Construction has started at the Sierra Vista Cinemas 16 in Clovis to replace every seat in the complex with large loungers that will be adjustable to multiple positions. Work is in progress in eight of the theaters and is tentatively set to be completed Oct. 14. Construction is expected to be done on the remaining eight theaters by Dec. 15, just in time for the Christmas holiday releases.
This comes on the heels of the announcement that Regal Manchester Stadium 16 will replace every seat in its complex with recliner-style chairs.
Changing the seats at Sierra Vista Cinemas means a reduction of approximately 40% of the current available seating in the theater complex, but there are no plans to raise ticket prices to make up the difference.
“It’s not about the number of seats but the people in them,” says Dan Tocchini, president and chief executive officer of SR Entertainment Group, owners of the Sierra Vista Cinemas 16. “What we have found in our other theaters where we have made these changes is that business goes up substantially.”
Never miss a local story.
What we have found in our other theaters where we have made these changes is that business goes up substantially.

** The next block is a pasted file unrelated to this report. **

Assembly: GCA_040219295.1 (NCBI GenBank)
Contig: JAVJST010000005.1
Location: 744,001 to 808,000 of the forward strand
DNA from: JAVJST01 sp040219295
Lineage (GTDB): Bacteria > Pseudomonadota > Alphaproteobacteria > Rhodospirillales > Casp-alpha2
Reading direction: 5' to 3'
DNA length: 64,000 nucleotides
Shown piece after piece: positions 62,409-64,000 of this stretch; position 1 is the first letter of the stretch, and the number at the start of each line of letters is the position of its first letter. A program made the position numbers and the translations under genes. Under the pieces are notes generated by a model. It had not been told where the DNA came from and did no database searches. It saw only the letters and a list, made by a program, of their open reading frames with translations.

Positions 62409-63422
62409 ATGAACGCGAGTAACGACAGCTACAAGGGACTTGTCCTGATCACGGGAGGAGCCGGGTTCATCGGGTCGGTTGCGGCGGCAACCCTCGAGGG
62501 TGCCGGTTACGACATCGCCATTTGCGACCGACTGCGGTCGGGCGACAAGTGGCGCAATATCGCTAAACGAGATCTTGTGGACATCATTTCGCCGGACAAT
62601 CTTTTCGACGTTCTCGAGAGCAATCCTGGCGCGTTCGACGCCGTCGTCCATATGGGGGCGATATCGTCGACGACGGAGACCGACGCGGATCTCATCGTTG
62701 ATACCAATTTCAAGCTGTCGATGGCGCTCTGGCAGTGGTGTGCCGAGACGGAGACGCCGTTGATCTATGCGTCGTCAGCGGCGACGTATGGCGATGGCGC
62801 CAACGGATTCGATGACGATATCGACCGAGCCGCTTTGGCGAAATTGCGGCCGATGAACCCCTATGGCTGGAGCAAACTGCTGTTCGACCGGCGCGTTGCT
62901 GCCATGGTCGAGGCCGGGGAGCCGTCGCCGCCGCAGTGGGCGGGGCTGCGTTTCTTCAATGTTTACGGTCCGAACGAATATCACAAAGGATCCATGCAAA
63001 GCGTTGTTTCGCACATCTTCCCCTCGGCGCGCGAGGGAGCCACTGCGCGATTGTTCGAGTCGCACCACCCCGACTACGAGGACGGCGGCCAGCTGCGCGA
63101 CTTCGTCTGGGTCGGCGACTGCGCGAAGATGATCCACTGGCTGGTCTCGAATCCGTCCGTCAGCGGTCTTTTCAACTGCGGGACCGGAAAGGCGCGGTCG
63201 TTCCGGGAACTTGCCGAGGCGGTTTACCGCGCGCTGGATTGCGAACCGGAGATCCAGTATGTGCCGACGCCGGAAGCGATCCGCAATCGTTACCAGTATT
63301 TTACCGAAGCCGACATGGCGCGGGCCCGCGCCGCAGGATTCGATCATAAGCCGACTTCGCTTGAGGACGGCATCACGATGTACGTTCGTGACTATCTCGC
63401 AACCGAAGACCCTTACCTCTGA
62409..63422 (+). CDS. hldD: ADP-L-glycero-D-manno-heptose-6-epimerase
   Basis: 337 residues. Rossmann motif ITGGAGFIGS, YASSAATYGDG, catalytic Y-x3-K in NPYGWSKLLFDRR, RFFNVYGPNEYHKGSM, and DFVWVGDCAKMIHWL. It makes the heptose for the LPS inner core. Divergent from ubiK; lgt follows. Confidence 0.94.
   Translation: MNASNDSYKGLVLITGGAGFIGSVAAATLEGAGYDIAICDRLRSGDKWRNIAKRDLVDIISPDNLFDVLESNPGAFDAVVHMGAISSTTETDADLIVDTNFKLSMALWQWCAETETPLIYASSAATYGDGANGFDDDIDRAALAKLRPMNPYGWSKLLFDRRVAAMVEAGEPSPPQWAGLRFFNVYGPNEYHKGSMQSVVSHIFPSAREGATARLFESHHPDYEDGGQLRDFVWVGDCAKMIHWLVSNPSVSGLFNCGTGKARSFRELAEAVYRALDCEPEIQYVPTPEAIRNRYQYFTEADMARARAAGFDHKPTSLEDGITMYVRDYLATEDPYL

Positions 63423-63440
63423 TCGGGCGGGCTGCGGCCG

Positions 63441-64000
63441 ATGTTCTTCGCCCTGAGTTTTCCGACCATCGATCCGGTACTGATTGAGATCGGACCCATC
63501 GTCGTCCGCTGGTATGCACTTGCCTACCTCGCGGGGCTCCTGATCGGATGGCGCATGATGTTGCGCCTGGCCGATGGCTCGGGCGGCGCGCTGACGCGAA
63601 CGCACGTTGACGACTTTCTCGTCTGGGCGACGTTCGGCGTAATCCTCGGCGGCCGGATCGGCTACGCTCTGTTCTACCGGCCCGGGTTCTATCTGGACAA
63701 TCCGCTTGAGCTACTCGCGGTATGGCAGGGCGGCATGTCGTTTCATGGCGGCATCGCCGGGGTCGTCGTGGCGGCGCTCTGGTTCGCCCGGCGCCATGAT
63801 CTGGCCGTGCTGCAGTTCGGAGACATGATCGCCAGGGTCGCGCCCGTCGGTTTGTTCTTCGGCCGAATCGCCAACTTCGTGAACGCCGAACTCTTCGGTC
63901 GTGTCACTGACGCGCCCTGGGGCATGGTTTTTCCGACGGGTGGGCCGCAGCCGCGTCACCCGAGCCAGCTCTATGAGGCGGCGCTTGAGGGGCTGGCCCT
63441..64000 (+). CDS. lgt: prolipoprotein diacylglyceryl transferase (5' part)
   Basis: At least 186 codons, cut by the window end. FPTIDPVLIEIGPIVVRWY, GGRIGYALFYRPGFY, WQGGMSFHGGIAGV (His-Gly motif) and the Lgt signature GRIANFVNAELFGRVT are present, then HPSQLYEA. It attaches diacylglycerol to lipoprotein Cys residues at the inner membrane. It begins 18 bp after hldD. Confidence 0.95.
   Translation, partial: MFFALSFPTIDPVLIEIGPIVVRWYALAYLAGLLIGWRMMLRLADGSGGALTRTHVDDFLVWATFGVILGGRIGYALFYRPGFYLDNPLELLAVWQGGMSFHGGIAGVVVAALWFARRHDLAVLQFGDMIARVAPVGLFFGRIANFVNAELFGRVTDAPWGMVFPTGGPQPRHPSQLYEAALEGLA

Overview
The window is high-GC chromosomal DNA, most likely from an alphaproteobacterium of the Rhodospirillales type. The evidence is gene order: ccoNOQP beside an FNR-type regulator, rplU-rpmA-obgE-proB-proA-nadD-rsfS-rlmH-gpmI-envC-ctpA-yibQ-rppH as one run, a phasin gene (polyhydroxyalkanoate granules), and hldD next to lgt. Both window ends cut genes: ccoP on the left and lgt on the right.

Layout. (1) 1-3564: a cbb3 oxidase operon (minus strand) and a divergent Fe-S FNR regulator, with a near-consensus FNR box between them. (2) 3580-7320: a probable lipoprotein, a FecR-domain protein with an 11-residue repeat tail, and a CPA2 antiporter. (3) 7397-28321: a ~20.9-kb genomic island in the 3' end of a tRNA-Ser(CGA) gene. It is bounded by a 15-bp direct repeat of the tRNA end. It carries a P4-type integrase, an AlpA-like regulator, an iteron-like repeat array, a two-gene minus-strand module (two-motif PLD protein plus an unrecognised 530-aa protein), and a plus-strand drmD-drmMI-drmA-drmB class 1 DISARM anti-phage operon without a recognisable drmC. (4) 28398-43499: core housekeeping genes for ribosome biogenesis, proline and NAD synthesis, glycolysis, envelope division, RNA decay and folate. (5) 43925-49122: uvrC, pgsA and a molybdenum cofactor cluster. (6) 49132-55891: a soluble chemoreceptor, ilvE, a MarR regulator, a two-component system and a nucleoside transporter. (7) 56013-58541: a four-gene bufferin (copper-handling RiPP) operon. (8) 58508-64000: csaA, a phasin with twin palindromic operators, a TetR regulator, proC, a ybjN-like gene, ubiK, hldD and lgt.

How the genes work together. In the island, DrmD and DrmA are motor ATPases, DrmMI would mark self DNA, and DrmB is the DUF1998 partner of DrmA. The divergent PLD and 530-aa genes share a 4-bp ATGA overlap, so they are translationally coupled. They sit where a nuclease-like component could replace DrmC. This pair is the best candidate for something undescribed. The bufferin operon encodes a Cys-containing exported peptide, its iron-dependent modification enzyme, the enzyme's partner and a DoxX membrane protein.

Dan Tocchini, president and CEO of SR Entertainment Group, owners of the Sierra Vista Cinemas 16
The company will need such a boost here as the change to what the industry calls “fat seats” is costing the company about $3 million.
Not only will the changes mean more comfortable seating at the Sierra Vista Cinemas 16, but soon moviegoers will be able to book in advance the exact seat they want. That means no more rushing to get to the theater early to avoid a front-row seat. The ticket will be good for the exact seat selected, either through the company’s online site or at the box office.
Tocchini is surprised the movie theater industry didn’t start selling reserved seating years ago. It’s a process that has long been the norm for live theater.
“Most people don’t realize this is changing the industry. The wide chairs make it feel like you are sitting in your living room,” Tocchini says. “Now, you won’t see people lined up early for a movie so they don’t have to sit on the front row.
Dan Tocchini is surprised the movie theater industry didn’t start selling reserved seating years ago. It’s a process that has long been the norm for live theater.
“It also will stop teenagers who on Fridays and Saturdays like to go from theater to theater. Now, every seat will be reserved, and we will know who is supposed to be sitting there.”
In addition to the construction, Sierra Vista Cinemas has applied for a liquor license with Alcohol Beverage Control to sell wine and beer. The theater is following a trend across the country that began more than a decade ago.
Along with selling fine wines and craft beer, Sierra Vista plans to add an upgraded food menu that will include items such as pizza and salads. Each of the new seats will have a table that can be moved over to use for dining.